Dual cores have been around for quite some time but it seems that the sector has only recently been seen as appealing for the gamers. Of course when you run your SO and all you do is work in a 2D environment, a dual core comes in handy especially if you use apps capable of putting all that power to good use. But if you're a gamer, all you want is to have more fps and generally you can
improve your gaming experience by using a higher clocked GPU with a bigger cache. So you might think that dual cores don't matter.
According to an automatic survey conducted by Valve Software, 50.36% of Steam users have PCs based on INTEL CPUs, while AMD CPUs only run in 49.64% of all 847 thousand of gamers who use the Steam service.
As I've pointed out earlier, about 87.39% of the total number of users still have systems with a single core. But if you compare the data with earlier surveys, you will realize that the number of dual core users has gone up and now about 12.56% (106,000 Steam users) have dual core PCs. The numbers include those who have dual CPU machines as well as the ones who possess dual-cores on one chip. Finally, about 0.05% of users (416 people) already have a quad-core system at home.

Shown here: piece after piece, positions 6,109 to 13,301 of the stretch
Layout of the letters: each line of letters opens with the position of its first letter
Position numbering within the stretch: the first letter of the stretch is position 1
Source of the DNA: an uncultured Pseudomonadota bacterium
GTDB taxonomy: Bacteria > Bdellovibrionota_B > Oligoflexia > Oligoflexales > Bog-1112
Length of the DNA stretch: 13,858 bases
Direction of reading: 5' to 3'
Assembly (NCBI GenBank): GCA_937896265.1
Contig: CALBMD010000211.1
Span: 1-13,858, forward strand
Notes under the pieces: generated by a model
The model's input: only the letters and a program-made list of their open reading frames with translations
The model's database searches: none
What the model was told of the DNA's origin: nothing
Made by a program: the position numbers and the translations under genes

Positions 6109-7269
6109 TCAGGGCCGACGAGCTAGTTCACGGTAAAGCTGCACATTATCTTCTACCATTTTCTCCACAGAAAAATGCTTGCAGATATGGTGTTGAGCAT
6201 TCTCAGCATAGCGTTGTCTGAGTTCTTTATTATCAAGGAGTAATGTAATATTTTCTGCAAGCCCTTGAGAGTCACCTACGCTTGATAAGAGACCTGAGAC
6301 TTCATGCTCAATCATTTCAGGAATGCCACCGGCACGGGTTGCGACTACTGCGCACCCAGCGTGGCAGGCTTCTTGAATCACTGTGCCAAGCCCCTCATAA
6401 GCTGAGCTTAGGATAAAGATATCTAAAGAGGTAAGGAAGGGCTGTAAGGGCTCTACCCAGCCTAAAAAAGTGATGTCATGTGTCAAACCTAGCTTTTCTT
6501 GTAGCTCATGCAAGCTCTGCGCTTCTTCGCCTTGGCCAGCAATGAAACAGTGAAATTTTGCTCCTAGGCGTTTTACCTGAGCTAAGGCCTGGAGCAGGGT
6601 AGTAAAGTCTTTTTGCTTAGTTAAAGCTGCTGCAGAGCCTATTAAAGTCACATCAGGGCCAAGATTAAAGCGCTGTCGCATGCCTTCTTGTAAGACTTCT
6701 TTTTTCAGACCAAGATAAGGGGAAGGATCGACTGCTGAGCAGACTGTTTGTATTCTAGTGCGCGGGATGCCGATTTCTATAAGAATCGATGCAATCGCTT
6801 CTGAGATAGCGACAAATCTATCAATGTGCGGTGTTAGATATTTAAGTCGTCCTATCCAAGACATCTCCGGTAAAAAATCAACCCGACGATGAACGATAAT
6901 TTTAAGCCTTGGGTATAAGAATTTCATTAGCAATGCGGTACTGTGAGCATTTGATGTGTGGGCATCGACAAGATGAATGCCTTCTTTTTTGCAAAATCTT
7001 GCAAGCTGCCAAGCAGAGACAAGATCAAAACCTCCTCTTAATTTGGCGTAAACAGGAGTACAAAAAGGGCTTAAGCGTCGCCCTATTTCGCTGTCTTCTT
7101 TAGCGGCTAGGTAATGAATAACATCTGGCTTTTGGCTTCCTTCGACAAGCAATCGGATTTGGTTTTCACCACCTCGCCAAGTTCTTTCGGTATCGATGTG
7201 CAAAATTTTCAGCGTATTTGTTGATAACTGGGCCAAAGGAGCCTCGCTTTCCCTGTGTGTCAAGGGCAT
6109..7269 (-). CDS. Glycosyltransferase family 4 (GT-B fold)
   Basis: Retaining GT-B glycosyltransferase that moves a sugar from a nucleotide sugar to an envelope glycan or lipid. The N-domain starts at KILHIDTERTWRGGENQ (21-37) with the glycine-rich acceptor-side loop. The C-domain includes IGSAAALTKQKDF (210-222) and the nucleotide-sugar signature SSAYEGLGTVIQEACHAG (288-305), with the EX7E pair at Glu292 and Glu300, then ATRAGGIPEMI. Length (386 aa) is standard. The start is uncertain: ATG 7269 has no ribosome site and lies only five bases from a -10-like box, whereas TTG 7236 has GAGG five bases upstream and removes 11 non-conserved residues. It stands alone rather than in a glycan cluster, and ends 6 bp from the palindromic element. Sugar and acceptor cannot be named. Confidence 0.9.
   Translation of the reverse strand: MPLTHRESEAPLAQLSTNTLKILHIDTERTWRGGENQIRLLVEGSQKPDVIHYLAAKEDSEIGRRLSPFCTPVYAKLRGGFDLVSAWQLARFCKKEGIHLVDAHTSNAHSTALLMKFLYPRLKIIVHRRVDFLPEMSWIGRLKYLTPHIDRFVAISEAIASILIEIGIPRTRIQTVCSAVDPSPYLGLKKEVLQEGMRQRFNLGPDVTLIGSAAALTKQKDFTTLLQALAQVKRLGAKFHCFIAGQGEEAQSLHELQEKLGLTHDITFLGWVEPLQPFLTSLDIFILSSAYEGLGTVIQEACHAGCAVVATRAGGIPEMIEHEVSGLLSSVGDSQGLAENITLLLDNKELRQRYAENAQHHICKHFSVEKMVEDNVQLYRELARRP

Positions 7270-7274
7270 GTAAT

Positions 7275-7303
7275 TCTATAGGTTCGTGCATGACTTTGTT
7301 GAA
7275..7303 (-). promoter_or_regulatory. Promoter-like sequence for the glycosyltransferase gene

And just in case you're interested, 2 gamers have an 8-core system at home probably being based on a pair of quad core Xeons. So the dual cores are finally kicking in, at about 2 years after the first releases. The problem with multi core systems still remains the poor support in games. At the moment, few games benefit from the dual-core processing power. As for quad-cores, they are still obsolete because - aside from the rendering and encoding apps - no game can use more than two of the four cores. Valve hopes to change that in the near future, but for the moment, if you're a gamer, dual core is the king of games.